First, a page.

bosom. T have been true to you in the
performance of the duties you have
imposed upon me in the past. Never
fear, my countrymen, that I will disap?
point you in the future. I know, my
fellow-citizens, that my course has been
severely criticised by some parties, and
that I have been charged with entertain?
ing views opposed to popular education.
My friends, this is a slander, for no man
iu the State is more in favor of educating
a constituency than I. But, sir, when
the aid to education conies through the
channel of a Bepublican caucus, I, as a
Democrat, am bound to refuse-its accep?
I have, too, been accused of opposition
to the National Democracy, and been
charged with being a regular "party
smasher." Sir, I yield to no man in my
devotion to party. I will never consent
to have my party fealty questioned. But,
sir, I have said, and do not deny saying,
that if the South in Congress had held
aloof and stood as a unit sbe might have
shaped Federal legislation, ana this I
advocated, not in antagonism to the
National Democracy, but because I
loved the South and my dear old State
better than I did the Democracy of
Yankeeland. [Loud applause and
Mr. President, I need not detain the
Convention longer. This fight is ended,
and it has been fought upon principle
and with honesty. Congressional honors
have again been confided to me. My
every thought as a public man shall be
for those who have imposed the confi?
dence. Tbe past speaks for itself. I
only ask you to await the future in
patience. [Loud and contiuued applause
Mr. Murray was called for, and re
sponded in a graceful tribute to his
friends who had supported him, pledging
them to the support of the honorable
gentleman who had been selected to fill
tbe place. He was loudly cheered and
Mr. Johnstone was called for and
spoke in a happy manner, being fre?
In response to calls Col. Bowen thank?
ed his supporters in an eloquent though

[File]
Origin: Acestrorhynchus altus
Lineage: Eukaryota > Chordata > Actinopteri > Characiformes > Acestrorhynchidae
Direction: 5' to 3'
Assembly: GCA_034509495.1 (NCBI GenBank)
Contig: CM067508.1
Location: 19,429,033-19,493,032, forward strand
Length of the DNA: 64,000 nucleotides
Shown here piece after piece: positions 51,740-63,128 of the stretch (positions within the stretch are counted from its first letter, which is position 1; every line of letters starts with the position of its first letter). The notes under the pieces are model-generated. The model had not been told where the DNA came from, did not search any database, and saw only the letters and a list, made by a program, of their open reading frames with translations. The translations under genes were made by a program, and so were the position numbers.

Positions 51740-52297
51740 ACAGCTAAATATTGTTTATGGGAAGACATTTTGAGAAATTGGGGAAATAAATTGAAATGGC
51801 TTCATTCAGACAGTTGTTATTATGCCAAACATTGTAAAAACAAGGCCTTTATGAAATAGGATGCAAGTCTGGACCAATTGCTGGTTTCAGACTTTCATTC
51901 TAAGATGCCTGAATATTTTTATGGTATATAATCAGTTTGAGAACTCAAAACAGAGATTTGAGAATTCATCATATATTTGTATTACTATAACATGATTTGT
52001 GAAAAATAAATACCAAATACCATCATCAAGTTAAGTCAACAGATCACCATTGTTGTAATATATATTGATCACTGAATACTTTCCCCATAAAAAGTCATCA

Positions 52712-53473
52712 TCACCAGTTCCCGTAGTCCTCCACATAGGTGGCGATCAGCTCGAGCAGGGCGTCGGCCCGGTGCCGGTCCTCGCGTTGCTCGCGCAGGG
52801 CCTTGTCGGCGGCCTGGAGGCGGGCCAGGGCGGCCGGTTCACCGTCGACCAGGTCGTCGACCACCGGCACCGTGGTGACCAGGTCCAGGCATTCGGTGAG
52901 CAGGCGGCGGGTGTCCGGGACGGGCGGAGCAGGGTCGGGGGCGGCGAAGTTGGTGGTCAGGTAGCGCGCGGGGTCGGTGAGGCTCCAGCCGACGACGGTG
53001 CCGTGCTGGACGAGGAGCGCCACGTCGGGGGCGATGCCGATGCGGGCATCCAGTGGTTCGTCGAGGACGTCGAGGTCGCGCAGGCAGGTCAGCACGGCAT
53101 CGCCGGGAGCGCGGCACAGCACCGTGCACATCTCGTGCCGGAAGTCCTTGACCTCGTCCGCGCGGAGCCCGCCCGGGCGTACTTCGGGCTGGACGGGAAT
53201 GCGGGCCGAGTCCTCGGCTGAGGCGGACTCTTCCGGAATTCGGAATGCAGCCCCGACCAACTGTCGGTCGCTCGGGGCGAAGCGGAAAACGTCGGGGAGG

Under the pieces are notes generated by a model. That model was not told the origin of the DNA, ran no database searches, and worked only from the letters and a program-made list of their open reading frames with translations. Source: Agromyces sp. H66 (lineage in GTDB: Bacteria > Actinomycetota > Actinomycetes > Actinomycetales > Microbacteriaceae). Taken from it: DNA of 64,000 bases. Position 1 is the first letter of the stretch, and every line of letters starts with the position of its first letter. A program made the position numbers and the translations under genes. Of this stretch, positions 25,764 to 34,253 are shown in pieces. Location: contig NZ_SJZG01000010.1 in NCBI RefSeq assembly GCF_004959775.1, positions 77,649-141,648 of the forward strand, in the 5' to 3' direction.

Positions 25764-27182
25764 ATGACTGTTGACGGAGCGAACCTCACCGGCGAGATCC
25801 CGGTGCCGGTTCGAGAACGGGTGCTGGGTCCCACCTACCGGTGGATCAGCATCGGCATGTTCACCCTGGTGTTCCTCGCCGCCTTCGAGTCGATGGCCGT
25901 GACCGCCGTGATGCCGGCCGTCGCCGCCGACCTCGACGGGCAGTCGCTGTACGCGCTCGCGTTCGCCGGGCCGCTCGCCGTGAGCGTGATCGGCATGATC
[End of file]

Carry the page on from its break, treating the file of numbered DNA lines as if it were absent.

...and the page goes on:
Mr. Pope, of Newberry, offered a
resolution thanking the citizens for the
many courtesies shown the delegates and
officers of the Convention for the able
manner in which they had conducted the
meeting, and it was adopted by a rising
Mr. Perrin, of Abbeville, moved that
the thanks of the Convention be tender?
ed to Mr. Cary for the hall. Adopted.
Mr. Childs, of PickenB, moved to ad?
journ sine die. Carried amid great hand?
shaking and congratulations, in which
the defeated candidates joined most
The Abbeville Primaries.
Abbeville, August 11.?The vote o(
lost Saturday's primary election was
counted to-day by tbe Central Club, with
the following result: Total vote cast
2,888, necessary for nomination 1,445.
John F. Bradley received for the Legis
lature 1,910, R. R. Hemphill 1,779, Ellis
G. Graydon 1,588, W. H. Parker 1,522.
The race for the fifth man will have to
be run over again. M. Y. Zeigler for
Clerk of Court received 2,683 and J. N.
Cochran 170. J. F. C. Du pre for Sher?
iff 2,254, G. McD. Miller 380. J. Ful?
ler Lyon received the nomination for
probate judge, J. T. Parks for auditor
and J. W. Perrin for treasurer, the rest
of the County officers, except tbe coroner,
will have to run the race over. The pri?
mary will come off next Saturday. Good
will prevailed throughout the campaign
and there was no partisauship in the
race at all. The nominees for the Legis?
lature are excellent men aud their selec?
tion gives general satisfaction.
Condition of Crops in South Carolina.
The reports of County correspondents
to the State Department of Agriculture,
August 1st, show a decline in tbe condi?
tion of cotton from tbe previous month.
During the early part of" July the rains
were very heavy, and this following tbe
excessive wet weather of June, caused
the plant to be very tender and succulent.
After the first week in July the weather
w.ia hot, dry and sultry, aud the sudden
change caused tbe plant to cast fruit and
leaves, and shedding is reported very
generally in all parts of the State.
Great danger to the crop was apprehen?
ded until near the close of the month,
when seasonable showers relieved tbe
anxiety of tbe farmers to some extent.
The plant was sustained mostly by sur?
face roots and in order to remove the
grass it was necessary to plough closa to
tbe plant, and in some cases the surface
rcots were destroyed. The growth of
the plant was consequently checked and
some damage necessarily done. Since it
has been freed of gross and has had the
benefit of tbe rains in tbe latter part of
the month, it is said to be taking on a
better and more vigorous growth, with
prospects for an average crop brighten?
ing. In the upper part of tbe State the
plant is small, and in the middle and
lower sections it is about an average
size, but, except in a few localities, it is